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Mortgage Finance: Insecure about Securitization

Article excerpt

The past three months have been terrible for global mortgage finance. First, shocked hedge-fund investors recoiled at the horror and reality that their higher-yielding investments also have higher risk attached to them. Then, many secondary mortgage market investors stopped purchasing mortgage securities backed by subprime and alternative-A mortgages due to record losses and an inability to accurately price the credit and collateral risks. This caused an unprecedented and as-yet-unresolved liquidity crisis.

In the primary mortgage market, lender loan pipelines continued to fill with unsalable or unprofitable loans; lenders began slashing loan production, tightening underwriting guidelines and eliminating loan programs altogether. Nevertheless, many warehouse lenders terminated mortgage bankers' credit lines. These mortgage bankers went out of business because they could not sell the loans and lacked the capital to internally fund these loans. Even Countrywide Financial Corporation, Calabasas, California, whose mortgage banking division is arguably the most successful mortgage bank in the history of U.S. mortgage finance, stunned investors by tapping an entire $11.5 billion credit line. It also accepted a $2 billion strategic investment from rival Bank of America, Charlotte, North Carolina, because it was having difficulty selling short-term debt to fund new mortgages.

Flaws in securitization and CMOs

Unlike U.K. and European mortgage funding, which relies on retail bank deposits and covered mortgage bonds issued by mortgage lenders themselves, U.S. mortgage funding relies heaviest on securitization. Retail deposits and Federal Home Loan Bank advances are important but secondary long-term funding sources. Short-term warehouse lines of credit are also critical to many mortgage lenders selling loans into the secondary market.

In addition to pooling loans into mortgage-backed securities (MBS), firms restructure MBS into collateralized mortgage obligations (CMOs). CMOs stratify credit and prepayment risk into tranches with different risk and yield relationships. Unrated and high-yield subordinate tranches collateralize the higher-rated tranches. These tranches were retained in portfolio or sold to hedge-fund investors that misjudged the risks. This repackaging of risks worked well for years, until subprime mortgage lending underwriting guidelines loosened significantly while lending volume tripled during the past four years.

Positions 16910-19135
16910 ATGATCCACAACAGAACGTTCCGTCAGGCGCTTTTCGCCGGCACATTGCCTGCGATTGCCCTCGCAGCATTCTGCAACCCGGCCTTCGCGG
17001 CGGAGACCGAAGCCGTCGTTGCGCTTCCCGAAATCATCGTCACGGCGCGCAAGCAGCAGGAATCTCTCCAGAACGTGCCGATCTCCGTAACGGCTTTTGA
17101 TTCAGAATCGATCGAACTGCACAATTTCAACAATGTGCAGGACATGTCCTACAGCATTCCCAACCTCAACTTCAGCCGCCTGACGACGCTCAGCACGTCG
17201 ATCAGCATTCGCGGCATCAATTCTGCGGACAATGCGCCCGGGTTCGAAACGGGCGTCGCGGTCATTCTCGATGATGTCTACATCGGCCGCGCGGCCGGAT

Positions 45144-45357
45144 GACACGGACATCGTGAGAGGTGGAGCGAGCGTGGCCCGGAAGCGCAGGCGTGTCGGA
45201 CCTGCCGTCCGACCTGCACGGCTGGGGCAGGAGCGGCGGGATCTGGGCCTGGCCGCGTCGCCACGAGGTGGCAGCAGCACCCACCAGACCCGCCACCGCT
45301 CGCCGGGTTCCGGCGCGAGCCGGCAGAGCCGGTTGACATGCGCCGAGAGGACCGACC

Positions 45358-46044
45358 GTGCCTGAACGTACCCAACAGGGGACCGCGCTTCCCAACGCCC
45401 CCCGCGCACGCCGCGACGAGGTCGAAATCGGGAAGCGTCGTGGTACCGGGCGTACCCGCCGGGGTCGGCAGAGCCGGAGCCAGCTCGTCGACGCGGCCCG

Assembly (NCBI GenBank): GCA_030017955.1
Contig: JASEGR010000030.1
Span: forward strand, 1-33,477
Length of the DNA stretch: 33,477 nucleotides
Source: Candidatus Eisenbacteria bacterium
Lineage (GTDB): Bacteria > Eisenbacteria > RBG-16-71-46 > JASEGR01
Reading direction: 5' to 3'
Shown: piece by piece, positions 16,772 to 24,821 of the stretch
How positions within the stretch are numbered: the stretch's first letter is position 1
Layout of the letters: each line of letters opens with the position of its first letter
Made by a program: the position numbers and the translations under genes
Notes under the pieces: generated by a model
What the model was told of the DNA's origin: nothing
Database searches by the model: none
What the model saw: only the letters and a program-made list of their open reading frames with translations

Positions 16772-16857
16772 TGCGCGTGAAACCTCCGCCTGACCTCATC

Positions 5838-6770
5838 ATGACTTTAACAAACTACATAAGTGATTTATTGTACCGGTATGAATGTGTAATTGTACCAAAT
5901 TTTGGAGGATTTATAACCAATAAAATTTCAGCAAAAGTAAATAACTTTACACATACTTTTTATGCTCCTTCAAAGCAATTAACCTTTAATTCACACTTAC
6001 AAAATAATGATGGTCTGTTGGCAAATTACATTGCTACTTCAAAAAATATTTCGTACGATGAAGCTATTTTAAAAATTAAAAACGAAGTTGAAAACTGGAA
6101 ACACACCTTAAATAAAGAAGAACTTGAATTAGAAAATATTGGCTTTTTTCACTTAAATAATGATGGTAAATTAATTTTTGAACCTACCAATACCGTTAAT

This summer, as rating agencies began to downgrade MBS and CMOs, investors wrote down MBS and CMO values and investor demand for new subprime, alt-A and jumbo mortgage loans disappeared quickly. These developments also called into question the value of rating agency ratings, which some investors had relied on too heavily.

How secure is securitization?

So what will happen to the primary mortgage market? Is securitization to blame, and are CMO structures for subprime loans dead? The short-term answer today appears to be yes, but in the long term securitization will be alive and well.

The important question is: When will subprime, alternative-A and jumbo mortgage securitization come back next year, and in what form? There is a primary mortgage market answer and a secondary market answer.

In the primary mortgage market, U.S. lenders need to diversify their funding sources. In fact, surviving mortgage lenders have done just that. Countrywide Bank and Pasadena, California-based Indymac Bank have converted to federal savings bank charters to obtain access to Federal Home Loan Bank advances. Bank of America and Seattle-based Washington Mutual have issued covered mortgage bonds. Lenders are also focusing on generating more loan volume from their retail distribution channels and de-emphasizing wholesale distribution. …